Magazine News Volume 69, Issue 8

Protesting against Shelter-in-Place in Walnut Creek

by Caroline Johnston

Graphic by Luke Theodossy

Walnut Creek’s citizens began participating in a mandatory shelter in place since March 17. Residents can only leave their home for essential services and activities, including exercising, grocery shopping and work. The lockdown also mandates citizens must socially distance from others by maintaining a six foot distance between others, except for those someone lives with. On Monday, April 27, Contra Costa County extended shelter in place orders through the end of May. 

Throughout the country, there have been sizable protests and rallies to end the shelter in place orders and reopen the economy. The protests ranged in size from a couple dozen people to several thousand and have taken place in 19 states, including California. Some worry that because most protesters are not social distancing, or wearing masks, they could therefore be spreading the virus, which will only lengthen the shelter in place orders, as the number of cases increases. 

 Walnut Creek itself has not had any organized protests, although there many are not following the lockdown guidelines. Many grocery stores, such as Trader Joe’s and Safeway, require shoppers to wear masks and limit the amount of shoppers in the stores by creating distanced lines outside, to get in the store. However, in other places, such as the Iron Horse Trail and Shell Ridge Open Space, many people are not distancing themselves from other hikers or walkers as they pass. Many teenagers, including Las Lomas students, continued to hang out with and not social distance from their friends, which violates the shelter in place orders.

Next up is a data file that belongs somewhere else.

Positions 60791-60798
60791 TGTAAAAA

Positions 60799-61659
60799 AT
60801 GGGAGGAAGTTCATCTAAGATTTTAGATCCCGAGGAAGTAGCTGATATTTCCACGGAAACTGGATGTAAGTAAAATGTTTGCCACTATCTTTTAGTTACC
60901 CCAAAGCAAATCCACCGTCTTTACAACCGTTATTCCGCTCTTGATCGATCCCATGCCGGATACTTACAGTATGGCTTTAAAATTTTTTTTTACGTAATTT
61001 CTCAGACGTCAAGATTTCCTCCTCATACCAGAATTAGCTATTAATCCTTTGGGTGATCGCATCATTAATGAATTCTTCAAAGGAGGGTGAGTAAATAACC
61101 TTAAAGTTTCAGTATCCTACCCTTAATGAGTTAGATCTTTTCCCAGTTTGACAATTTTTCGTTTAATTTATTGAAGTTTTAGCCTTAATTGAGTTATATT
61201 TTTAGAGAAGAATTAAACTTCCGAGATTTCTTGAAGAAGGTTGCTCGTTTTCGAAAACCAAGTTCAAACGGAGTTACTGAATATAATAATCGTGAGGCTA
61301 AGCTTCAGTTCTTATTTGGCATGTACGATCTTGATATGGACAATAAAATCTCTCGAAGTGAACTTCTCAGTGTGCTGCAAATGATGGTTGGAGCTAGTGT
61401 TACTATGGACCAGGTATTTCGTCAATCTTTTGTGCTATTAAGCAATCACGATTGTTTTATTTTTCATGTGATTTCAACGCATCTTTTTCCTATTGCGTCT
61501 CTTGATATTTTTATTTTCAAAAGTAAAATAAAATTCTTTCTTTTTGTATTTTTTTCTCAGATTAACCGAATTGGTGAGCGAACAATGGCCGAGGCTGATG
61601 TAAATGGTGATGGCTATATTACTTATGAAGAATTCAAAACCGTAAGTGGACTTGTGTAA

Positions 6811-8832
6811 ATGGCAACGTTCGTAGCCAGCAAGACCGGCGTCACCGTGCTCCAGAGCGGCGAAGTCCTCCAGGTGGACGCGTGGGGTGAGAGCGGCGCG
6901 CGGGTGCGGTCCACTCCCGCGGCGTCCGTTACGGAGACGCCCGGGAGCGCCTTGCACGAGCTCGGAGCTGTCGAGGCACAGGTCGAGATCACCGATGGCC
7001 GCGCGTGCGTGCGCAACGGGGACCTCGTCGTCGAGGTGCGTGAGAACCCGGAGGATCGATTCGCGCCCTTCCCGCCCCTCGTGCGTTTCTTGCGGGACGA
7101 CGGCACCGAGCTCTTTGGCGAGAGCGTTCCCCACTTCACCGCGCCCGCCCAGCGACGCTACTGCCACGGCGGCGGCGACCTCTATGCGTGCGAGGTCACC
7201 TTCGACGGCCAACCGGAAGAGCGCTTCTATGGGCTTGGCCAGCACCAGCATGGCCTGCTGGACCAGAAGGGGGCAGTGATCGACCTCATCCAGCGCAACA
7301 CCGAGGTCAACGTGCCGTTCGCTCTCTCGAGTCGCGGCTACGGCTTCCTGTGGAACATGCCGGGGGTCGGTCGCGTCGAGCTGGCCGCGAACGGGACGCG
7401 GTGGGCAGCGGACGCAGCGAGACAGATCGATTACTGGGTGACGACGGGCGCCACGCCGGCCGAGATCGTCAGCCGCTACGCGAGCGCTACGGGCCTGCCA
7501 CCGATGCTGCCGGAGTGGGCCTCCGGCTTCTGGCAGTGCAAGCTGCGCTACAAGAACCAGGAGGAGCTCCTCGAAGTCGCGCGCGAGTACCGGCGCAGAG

Many Las Lomas students are disappointed in the protests happening around the country. Junior Jakob Lapping said, “It is sad that in America, people cannot agree on scientific facts,” as protesters ignore doctors orders in order to strike and gather, which is scientifically proven to help spread of disease. In response to the protests occurring in the United States, junior Portia Sasser said, “It’s really absurd… especially when people compare the quarantine to slavery. It’s very disrespectful and blown way out of proportion. The quarantine is in our best interests, to keep us and others at a higher risk safe and healthy.”